The valuations of private companies have stayed relatively resilient compared with public companies, and therefore shareholders have reacted by selling trust shares to create a discount between the share price and the net asset value (NAV).

Gearing is also a factor behind the recent underperformance of investment trusts managed by Baillie Gifford. Borrowing money to buy shares means that trusts are more exposed to stock market swings than their open-ended peers.

For example, Scottish Mortgage is 13% geared and Edinburgh Worldwide is 11% geared, meaning that their investments are 13% and 11% larger than they would be without leverage.

Is Baillie Gifford or market conditions to blame?

Market conditions have not helped Baillie Gifford, but has the fund group also managed its portfolios poorly?

Scottish Mortgage managers have admitted some mistakes, such as being too slow to withdraw from China following geopolitical tensions. The trust had long backed China, but reduced its exposure last year.

Manager Tom Slater said the changes were driven by concerns about the growth of big online platform companies after several regulatory interventions, as well as reflecting concerns about deteriorating relations between China and the US.

The trust also substantially reduced its holding in Illumina, the DNA sequencing machine company, which was a regular feature in the top 10. Shares have fallen more than 50% over the past five years.

Slater said: “We still believe gene sequencing is a fundamental building block for advances in healthcare, but the company’s execution has been disappointing, which has been reflected in a weak stock price.”

Despite some stock picking errors, and macroeconomic headwinds, Slater says that Scottish Mortgage is not changing its investment approach.

Speaking in January 2024, he said: “We don't expect to outperform every year. No investment approach works in all markets. It has been a particularly difficult environment for growth investors since the end of the pandemic. We aren’t changing what we are doing based on market conditions. It is not easy to stick to your guns when the market is against you.

“We believe it is our ability to stick to our approach that differentiates us and allows us to build a long-term track record.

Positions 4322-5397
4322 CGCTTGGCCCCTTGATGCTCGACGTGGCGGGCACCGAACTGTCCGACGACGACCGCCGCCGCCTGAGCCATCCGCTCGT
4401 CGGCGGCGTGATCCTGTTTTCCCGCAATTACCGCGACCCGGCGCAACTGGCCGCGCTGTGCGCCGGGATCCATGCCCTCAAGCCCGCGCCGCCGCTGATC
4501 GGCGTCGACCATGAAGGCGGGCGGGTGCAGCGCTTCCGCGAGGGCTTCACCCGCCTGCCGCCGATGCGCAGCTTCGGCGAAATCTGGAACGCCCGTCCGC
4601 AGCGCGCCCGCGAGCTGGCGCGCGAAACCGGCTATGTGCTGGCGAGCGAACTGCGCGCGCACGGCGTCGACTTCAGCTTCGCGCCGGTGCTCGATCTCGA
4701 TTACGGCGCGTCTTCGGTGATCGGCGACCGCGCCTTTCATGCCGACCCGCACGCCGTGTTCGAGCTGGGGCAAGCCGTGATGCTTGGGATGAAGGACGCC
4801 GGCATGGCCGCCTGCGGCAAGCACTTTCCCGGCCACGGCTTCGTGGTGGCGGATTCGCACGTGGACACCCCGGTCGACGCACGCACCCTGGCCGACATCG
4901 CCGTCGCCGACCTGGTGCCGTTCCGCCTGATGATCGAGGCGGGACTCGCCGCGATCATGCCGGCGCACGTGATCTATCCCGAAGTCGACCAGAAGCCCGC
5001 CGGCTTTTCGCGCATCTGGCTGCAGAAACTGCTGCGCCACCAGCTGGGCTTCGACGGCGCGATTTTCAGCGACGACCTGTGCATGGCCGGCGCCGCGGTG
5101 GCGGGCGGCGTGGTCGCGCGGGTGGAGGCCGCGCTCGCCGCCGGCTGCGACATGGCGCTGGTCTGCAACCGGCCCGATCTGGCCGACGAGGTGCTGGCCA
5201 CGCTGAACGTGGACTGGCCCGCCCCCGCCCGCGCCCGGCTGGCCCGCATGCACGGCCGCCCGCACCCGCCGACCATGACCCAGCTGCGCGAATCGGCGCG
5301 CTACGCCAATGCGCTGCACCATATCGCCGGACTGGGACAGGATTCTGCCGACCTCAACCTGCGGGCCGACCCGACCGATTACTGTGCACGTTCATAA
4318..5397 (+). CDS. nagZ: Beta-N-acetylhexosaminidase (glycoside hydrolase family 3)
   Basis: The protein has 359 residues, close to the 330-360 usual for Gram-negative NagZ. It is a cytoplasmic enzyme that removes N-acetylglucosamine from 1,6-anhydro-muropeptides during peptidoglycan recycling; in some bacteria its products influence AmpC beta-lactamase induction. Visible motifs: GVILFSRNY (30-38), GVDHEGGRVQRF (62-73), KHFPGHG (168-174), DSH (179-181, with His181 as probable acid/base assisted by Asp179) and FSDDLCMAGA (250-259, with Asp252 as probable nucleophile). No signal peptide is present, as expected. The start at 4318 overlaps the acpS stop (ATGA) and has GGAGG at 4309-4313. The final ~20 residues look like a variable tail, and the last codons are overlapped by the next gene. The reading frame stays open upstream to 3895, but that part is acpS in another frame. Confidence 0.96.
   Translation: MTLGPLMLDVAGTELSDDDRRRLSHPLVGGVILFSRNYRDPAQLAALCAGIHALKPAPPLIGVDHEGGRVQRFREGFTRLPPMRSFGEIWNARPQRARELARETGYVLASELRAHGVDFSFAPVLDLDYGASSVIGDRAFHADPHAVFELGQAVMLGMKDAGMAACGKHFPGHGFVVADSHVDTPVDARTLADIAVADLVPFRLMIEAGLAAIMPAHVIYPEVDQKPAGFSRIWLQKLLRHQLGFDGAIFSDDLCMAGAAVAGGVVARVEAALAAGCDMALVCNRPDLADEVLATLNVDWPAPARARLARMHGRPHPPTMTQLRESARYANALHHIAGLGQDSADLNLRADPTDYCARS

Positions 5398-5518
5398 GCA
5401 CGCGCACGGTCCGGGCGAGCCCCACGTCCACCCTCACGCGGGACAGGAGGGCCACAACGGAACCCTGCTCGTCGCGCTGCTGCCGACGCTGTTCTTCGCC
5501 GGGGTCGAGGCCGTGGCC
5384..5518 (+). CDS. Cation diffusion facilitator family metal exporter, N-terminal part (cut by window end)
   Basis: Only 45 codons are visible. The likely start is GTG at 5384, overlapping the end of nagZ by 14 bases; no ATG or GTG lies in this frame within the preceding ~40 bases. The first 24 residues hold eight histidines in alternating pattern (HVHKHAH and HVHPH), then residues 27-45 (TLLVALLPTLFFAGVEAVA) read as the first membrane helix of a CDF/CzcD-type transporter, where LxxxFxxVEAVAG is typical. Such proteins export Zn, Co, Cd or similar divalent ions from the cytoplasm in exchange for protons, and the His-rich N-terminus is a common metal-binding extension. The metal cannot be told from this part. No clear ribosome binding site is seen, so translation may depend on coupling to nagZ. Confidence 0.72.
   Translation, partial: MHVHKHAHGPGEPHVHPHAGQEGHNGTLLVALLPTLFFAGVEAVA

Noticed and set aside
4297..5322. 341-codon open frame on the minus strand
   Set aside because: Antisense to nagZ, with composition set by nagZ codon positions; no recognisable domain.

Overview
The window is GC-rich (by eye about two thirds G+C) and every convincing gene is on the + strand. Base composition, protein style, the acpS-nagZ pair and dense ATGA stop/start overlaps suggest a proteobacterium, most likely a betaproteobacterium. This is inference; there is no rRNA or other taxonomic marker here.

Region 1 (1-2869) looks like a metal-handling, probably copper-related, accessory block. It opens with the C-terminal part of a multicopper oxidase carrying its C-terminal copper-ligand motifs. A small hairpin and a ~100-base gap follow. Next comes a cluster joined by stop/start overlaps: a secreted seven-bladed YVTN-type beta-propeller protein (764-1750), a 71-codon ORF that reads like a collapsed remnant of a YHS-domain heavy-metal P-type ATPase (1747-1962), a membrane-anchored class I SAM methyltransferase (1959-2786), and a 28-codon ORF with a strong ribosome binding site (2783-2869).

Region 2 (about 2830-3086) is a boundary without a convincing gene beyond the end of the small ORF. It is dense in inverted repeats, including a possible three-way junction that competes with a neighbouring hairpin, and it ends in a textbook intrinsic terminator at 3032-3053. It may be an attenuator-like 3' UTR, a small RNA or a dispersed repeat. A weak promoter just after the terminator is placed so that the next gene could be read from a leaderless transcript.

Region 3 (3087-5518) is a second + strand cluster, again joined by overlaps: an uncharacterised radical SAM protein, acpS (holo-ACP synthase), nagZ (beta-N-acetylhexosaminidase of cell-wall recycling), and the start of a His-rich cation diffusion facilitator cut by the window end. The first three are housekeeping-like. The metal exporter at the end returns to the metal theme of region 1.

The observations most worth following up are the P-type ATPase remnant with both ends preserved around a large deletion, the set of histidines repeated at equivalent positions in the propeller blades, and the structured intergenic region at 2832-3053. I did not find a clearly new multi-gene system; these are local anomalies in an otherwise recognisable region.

“We have, of course, made mistakes but for the vast majority of our holdings the opportunities remain substantial and the likelihood of success has increased.”

Slater calculates that average revenue growth rate of top 10 public and private holdings is nearly 40% a year.

Ewan Lovett Turner, head of investment trust research at Numis, says now could be a good entry point for Scottish Mortgage shares.

He said: “It has clearly been a tough period for performance in recent years but for managers with a strong long-term record and clear investment style, which Baillie Gifford have stuck to, the point after a period of underperformance can often be an attractive time to buy.”

Winterflood, another broker, also continues to back Baillie Gifford’s investment approach and credibility when it comes to growth investing.

On Scottish Mortgage, it said: “We remain confident that Scottish Mortgage is well-placed to outperform over the long term, and should be a key beneficiary of any re-opening of the IPO market, as it is exposed to several anticipated IPO candidates.”

Will the discounts narrow?

The economic picture is beginning to work in favour of Baillie Gifford’s growth-focused investment trusts.

Central banks are close to declaring victory on inflation, and have paused interest rate rises, with investors now expecting rate cuts in 2024, potentially starting as soon as springtime.